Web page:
One day my husband brought home a book he thought I’d enjoy — and it did give me many chuckles, especially as I remembered our own days of learning how to operate this new-fangled device. If you’re young and tech-savvy you can read it and sympathize with computer sales & support people who must patiently explain what a byte is, how to control a mouse, or how far you should back up when your computer gives the order.
My Senior Moments Have Gone High-Tech
© 2016 by Karen O’Conner,
published by Harvest House Publishers in Eugene Oregon
Consists mainly of anecdotes about golden oldies who take up using a computer in their senior years, these amusing tidbits have been gathered from learners, teachers, and fixers. As well as humor, the writer offers hope for those who feel their offspring are tossing them into the sea of technology without a life jacket.
Like the woman who set her mouse on the floor, thinking it should work like her sewing machine foot pedal. Or the irate fellow who ordered tech support to come out and see why his printer wasn’t working. The company rep dutifully showed up, checking things out, and asked how long the printer had been unplugged.
This reminds me of my first attempt at using our computer. Bob had purchased one three weeks previously, so he and our daughter (who worked at a computer store) were babbling in this strange language. Which made me all the more determined not to touch the thing. However, we’d been on a Family Reunion trip to Boston and I wanted to write up a long letter to his mother plus several penpals. Rather than hand-write all those pages, I typed it into the computer.
Starting with “Dear Mom, We had this great trip to Massachusetts…” I went on for eight pages giving her all the details. Then I hit PRINT. Nothing happened. I hit it again. Nothing happened. After the third try I called our daughter at work. She asked, “Are you sure it’s plugged in?”
I checked. It wasn’t. I plugged it in. Out came the eight pages. Then another eight. I couldn’t stop the thing! I unplugged it again, then plugged it back in. Out came another eight. I’m thankful my two penpals didn’t seem to mind an eight-page letter that started with “Dear Mom,” accompanied by a handwritten note of explanation on top. And when hubby got home, he showed me how to cancel a PRINT order. 🙂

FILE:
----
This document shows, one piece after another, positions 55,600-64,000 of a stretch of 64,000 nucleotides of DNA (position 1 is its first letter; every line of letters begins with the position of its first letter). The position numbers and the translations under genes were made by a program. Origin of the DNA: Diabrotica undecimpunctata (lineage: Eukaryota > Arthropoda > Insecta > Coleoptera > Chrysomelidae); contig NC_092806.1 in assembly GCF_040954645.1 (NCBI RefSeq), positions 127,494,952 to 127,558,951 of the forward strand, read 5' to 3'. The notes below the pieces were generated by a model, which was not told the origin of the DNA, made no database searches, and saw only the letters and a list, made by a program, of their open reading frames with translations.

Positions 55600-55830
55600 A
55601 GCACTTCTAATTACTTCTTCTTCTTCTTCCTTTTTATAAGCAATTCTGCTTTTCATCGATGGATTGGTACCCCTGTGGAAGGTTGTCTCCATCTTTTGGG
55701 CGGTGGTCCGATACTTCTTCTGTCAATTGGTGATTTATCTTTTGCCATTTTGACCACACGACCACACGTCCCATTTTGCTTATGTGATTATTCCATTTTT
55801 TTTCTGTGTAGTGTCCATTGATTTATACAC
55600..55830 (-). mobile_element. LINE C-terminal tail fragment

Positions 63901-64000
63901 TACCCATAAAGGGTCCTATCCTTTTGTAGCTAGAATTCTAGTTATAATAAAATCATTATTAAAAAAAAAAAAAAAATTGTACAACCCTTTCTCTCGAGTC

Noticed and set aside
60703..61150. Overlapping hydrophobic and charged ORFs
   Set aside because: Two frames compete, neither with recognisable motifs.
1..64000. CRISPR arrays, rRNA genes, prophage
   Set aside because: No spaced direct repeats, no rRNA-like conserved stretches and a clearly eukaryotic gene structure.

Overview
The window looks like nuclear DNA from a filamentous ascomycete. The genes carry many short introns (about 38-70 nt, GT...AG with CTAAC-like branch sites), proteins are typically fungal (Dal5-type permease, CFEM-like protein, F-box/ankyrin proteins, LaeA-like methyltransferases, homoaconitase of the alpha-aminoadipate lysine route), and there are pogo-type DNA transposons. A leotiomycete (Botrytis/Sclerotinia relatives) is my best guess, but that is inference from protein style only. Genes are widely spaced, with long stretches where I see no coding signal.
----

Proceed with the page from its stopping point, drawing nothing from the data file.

My husband is talking now of updating our cell phones. Gulp! I still mourn the obsolescence of my old cell phone. It worked so well; to answer a call, you just flipped open the lid.
Anyway, I think this book would be a great Christmas gift for the senior on your list.
2 thoughts on “Book:Seniors and High-Tech”
One of my first jobs was with an Antivirus company. I developed, the Tech Support dept was next door. It was early Nineties, people still used floppy disks. One of the Tech Support guys had us all in stitches once – a customer had phoned in. They had what sounded like a new virus on one of their disks, Excited, the Tech Support guy asked if they wouldn’t mind sending a copy of the disk to us. A day later, via first-class mail, this photocopy arrived at the guy’s desk!
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Ha! Well, I’ll tell on my teen daughter. She was having some problem with something sticky on a piece of equipment. Whatever cleaner she was using didn’t take it off, so the boss told her she’d better use a little lighter fluid. Being totally innocent of lighters, she decided he must be meaning, “Use water” — the lightest fluid she knew. 🙂 I suppose lighter fluid doesn’t exist anymore?
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